To maximize your pleasure sensors, Mackenzie encourages her clients to start a “Pleasure Diary” where they write down everything that brings them pleasure during the day. From your latte being the perfect temperature to a cute song playing in the grocery store, recording all the good things that happen to you during the day can get you in tune with your desires.

“What colors do you like? What smells? What turns you on? Explore what you like and what you don’t like,” Mackenzie says.

Remember That There’s No ‘Normal’ When It Comes To Your Sex Drive

While getting ample sleep, finding time for yourself, and prioritizing your pleasure are some natural ways to increase your sex drive, Irene Fehr, sex and intimacy coach, also recommends being patient and open-minded with yourself.

“Sex drive is not something that is constant, like your genetic makeup,” Fehr tells Bustle. “It is affected and impacted by changes like age, hormones, stages of life, and level of emotional safety in a relationship dynamic.”

Fehr continues that sex itself means different things to different people at different times, so understanding your personal sex drive demands self-reflection.

“There is a culturally acceptable picture of ‘sex drive’ that involves being spontaneously turned on by the idea of sex, having sexual fantasies, porn, or sexual attraction to a ‘hot’ partner,” Fehr says. “Compared to that, most people’s sex drive appears lower or ‘low.’”

Per Fehr, standards about how often you “should” be having sex or how quickly you “should” get turned on are misleading and dangerous. “It causes a lot of shame for people who otherwise have a healthy and robust libido that simply does not express itself in this limited culturally-defined way,” she says.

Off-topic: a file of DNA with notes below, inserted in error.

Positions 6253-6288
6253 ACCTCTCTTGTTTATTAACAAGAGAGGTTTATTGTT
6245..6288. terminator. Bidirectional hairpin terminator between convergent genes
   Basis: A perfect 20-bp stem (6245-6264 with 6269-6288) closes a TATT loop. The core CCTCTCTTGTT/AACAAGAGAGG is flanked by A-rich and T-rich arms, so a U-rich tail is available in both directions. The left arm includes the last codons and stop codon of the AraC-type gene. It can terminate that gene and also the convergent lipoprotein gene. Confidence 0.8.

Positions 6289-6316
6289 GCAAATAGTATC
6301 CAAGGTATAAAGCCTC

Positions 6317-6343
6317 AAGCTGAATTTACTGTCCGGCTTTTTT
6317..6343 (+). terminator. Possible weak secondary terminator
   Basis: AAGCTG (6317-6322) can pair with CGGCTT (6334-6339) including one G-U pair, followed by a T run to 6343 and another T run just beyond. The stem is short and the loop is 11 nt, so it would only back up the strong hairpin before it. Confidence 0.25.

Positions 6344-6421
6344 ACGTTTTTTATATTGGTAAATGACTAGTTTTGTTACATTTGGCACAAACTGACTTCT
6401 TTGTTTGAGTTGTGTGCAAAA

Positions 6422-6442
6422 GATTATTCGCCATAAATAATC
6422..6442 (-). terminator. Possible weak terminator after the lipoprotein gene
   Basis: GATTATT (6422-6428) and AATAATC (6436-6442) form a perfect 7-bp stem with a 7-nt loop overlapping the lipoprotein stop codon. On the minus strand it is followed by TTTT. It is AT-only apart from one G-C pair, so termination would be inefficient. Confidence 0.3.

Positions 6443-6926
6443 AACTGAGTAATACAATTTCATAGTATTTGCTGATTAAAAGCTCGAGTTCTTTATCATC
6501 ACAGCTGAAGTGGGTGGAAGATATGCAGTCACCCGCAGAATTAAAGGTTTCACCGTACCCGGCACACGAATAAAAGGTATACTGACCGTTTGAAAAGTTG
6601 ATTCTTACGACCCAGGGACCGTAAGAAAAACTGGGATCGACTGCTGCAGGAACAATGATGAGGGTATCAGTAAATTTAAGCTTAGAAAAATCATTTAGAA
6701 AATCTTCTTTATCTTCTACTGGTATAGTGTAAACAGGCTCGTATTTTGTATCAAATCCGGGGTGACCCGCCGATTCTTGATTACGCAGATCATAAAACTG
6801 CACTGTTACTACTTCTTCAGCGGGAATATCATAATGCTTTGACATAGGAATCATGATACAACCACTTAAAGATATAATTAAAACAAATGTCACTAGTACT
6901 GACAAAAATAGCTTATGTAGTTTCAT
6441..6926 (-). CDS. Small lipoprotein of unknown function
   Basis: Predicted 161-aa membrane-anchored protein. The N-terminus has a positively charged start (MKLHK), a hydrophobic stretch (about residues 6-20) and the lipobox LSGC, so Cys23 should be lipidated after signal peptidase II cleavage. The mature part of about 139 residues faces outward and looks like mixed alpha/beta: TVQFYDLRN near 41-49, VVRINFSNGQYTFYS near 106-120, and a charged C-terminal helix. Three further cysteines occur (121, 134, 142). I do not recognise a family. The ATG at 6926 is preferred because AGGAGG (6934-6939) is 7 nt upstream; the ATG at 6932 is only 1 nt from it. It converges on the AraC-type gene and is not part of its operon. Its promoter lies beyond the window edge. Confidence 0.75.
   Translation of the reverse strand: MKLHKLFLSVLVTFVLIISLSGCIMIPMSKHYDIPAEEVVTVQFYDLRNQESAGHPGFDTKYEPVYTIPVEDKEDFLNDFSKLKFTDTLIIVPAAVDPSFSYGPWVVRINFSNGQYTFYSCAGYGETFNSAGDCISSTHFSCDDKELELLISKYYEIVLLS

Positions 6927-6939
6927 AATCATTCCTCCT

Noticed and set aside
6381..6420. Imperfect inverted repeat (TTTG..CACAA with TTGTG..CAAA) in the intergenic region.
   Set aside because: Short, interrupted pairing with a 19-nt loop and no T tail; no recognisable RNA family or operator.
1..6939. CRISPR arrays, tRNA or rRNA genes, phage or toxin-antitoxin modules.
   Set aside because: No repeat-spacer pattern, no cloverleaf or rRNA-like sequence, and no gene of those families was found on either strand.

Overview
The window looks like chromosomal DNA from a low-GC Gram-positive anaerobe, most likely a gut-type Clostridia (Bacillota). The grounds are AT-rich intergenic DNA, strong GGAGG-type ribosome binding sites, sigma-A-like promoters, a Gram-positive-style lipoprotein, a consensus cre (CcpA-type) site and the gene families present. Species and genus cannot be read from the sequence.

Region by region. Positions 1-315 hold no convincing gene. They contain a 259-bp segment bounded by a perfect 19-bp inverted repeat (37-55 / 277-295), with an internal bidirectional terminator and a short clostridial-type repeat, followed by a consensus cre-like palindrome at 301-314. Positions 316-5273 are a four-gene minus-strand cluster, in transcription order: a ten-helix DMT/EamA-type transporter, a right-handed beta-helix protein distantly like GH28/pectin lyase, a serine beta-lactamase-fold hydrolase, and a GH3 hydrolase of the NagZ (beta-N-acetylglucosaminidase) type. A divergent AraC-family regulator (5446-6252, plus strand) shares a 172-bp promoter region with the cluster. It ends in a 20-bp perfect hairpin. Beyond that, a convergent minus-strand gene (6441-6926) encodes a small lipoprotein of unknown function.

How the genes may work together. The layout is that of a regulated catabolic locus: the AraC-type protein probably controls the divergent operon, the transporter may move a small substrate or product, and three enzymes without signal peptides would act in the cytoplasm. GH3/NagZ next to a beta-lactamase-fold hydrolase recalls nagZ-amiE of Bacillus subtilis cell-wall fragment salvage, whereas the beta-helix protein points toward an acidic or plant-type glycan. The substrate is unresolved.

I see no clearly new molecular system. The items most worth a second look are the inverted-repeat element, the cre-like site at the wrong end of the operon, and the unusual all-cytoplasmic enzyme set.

Learn How To Ask For What You Want During Sex

Because sex drives are so unique and individualized, part of “increasing” your sex drive is really just learning how to express your feelings.

“[If you don’t have the] vocabulary to explain what you are experiencing or desiring, you won’t be able to express or ask for what you need — and that deeply affects our libido,” Fehr says. “Someone who does not have words to describe their actual experience will likely have what looks like a ‘lower’ libido.”

To increase your sexy vocabulary, Fehr suggests thinking about and experimenting with what turns you on. “For some, the sexiest thing is to engage in slow, sensual adoration of each other’s bodies,” Fehr says. “For others, it’s a heart-to-heart conversation about their dreams and fears. Maybe it’s something kinky and out of the ordinary, or simply getting naked with someone they find attractive.”

Whether you’re into slow massages, dirty talk, or just G-rated spooning, finding what gets you in the mood can help you express your desires to yourself and your partners.

Of course, no matter what you find yourself drawn to, Mackenzie reiterates the necessity of consent.

“Sexuality has stages and it is important that you feel safe and connected as you open up,” Mackenzie says. “It’s about building bridges so that you feel more and more comfortable in your sexual sense of self.”


Kiana Reeves, somatic sex educator

Cate Mackenzie, psychosexual therapist and couples counselor,

Irene Fehr, sex and intimacy coach